The Coca-Cola Company’s Marketing Analysis

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Coca-Cola is a global company for soft drinks that sells its products to over 200 countries. All their branches have similar marketing strategies to meet the company’s goals. Coca-Cola engages in proper market analysis before engaging in the best marketing strategy. It also uses gender segmentation to reach its target audience (Nsomba, 2021). For instance, Coca-Cola light is liked by females, while the thumbs-up is popular among males. Coca-Cola also uses geographical segmentation, whereby some regions, such as Asia, like sweeter drinks hence the need to advertise sweet, healthy drinks in the region.

Product Offerings/Lines

Coca-Cola operates on multiple local channels that brand and bottle its merchandise to the final consumers. The company’s product offerings include:

  • Aquarius.
  • Dasani Water.
  • Ayataka green tea.
  • Del Valle juices and nectar.
  • AdeS soy-based beverages.
  • Fairlife.
  • Chivita.
  • Fanta.
  • Ciel water.
  • Fresca.
  • Fuze Tea.
  • Honest Tea.
  • Costa Coffee.
  • Georgia coffee.
  • Innocent smoothies and juices.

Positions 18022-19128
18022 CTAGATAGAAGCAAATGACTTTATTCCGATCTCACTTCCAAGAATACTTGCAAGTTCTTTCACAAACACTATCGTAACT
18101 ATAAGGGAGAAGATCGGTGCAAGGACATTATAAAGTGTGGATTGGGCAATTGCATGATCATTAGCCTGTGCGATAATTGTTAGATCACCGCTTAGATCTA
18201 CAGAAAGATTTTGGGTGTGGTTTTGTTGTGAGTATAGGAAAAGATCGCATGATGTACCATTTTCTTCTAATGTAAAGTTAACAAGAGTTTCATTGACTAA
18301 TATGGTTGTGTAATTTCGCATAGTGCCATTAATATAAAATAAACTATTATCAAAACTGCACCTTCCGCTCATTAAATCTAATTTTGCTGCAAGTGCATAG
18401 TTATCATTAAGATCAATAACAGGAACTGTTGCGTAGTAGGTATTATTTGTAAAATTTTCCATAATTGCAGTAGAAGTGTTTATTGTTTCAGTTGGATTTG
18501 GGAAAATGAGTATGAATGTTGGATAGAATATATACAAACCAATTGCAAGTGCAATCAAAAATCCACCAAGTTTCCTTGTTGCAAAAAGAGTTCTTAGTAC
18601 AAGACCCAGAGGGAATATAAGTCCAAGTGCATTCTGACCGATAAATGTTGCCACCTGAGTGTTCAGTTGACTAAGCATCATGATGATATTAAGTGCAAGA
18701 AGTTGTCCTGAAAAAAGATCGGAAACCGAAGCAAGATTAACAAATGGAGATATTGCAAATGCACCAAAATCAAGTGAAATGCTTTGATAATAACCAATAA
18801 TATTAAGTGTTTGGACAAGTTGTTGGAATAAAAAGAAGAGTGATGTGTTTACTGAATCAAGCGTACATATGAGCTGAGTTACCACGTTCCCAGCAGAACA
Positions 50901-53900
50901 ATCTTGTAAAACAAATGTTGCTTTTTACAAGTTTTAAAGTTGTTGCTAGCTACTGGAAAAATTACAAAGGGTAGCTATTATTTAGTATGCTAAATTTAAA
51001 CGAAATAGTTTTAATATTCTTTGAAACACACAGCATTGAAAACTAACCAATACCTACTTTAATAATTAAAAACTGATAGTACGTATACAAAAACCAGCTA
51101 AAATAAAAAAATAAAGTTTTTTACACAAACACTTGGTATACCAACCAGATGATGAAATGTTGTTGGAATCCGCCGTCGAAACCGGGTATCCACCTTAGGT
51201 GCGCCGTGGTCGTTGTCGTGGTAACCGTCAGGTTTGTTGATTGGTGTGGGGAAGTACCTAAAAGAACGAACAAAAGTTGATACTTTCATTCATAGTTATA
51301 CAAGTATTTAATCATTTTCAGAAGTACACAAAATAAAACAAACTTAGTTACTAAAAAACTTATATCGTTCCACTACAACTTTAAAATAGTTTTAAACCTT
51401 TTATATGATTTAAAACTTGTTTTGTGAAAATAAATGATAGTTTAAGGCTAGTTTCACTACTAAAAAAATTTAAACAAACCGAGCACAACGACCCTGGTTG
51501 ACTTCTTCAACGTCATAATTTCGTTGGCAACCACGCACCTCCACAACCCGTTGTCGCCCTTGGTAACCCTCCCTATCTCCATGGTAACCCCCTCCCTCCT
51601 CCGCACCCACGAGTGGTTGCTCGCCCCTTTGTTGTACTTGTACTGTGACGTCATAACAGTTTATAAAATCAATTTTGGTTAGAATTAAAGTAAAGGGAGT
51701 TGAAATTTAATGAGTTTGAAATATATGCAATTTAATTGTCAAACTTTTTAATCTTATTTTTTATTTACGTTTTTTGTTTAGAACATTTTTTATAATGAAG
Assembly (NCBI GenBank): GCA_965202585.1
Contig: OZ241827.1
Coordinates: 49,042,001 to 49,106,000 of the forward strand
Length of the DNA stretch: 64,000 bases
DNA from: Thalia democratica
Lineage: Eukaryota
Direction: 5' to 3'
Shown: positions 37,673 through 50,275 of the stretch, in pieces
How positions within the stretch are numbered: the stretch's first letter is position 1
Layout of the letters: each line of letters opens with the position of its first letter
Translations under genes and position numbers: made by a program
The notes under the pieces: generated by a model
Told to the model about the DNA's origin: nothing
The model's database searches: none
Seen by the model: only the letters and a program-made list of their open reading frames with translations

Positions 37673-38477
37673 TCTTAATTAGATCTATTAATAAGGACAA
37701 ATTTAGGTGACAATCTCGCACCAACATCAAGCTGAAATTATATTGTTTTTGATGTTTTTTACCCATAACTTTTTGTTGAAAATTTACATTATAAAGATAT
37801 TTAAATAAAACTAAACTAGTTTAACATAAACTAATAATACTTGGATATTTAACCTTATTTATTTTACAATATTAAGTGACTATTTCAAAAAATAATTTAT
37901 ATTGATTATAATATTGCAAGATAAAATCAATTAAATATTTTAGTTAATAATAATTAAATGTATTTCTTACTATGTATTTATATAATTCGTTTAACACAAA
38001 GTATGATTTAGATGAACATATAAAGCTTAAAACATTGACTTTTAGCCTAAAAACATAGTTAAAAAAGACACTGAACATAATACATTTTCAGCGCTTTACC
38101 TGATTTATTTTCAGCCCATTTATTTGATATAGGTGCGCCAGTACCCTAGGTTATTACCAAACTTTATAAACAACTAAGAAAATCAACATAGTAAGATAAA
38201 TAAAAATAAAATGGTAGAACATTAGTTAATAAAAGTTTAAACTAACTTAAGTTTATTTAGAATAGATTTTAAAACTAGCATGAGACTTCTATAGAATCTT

• Gold Peak teas and coffees.
  • Simply juices.
  • Minute Maid juices.
  • Sprite.
  • Schweppes.
  • Topo Chico.
  • Smartwater.
  • Vitamin water.

The company is focused on transforming its product lines by reducing the amount of sugar in its drinks to create innovative ideas and attract the needs of its customers.

Core Products

Coca-Cola Company’s core products include Coca-Cola, Sprite, Coca-Cola plus coffee, Coca-Cola no sugar, Coca-Cola energy, PowerAde, Stoney, Fanta, and Sprite. The company started with Coca-Cola as its main product, then added others as its operation grew (Nsomba, 2021). The company has grown over time to accommodate customers with various conditions such as diabetes and high blood pressure by providing diet-related products such as the Coke-zero that contain no sugar.

Distribution Method/Strategy

Over 1.9 billion Coca-Cola products are sold daily around the globe. The company operates on a localized scale whenever they do business. Coca-Cola’s main company is affiliated with more than 250 bottling companies globally. They use their partners to ensure their products are supplied with ease in various regions. The company has managerial departments that are independent in controlling their local operations (Ayoob, 2018). Their products are sold to wholesalers, retailers, restaurants, petrol stations, and automated teller machines. Each country has its unique way of supplying company products to its remotest places. The Coca-Cola Company ensures they employ enough tactics to use motorbikes and bicycles to reach interior places in developing countries. In other countries, they use vehicles and other distribution vans.

Target Audience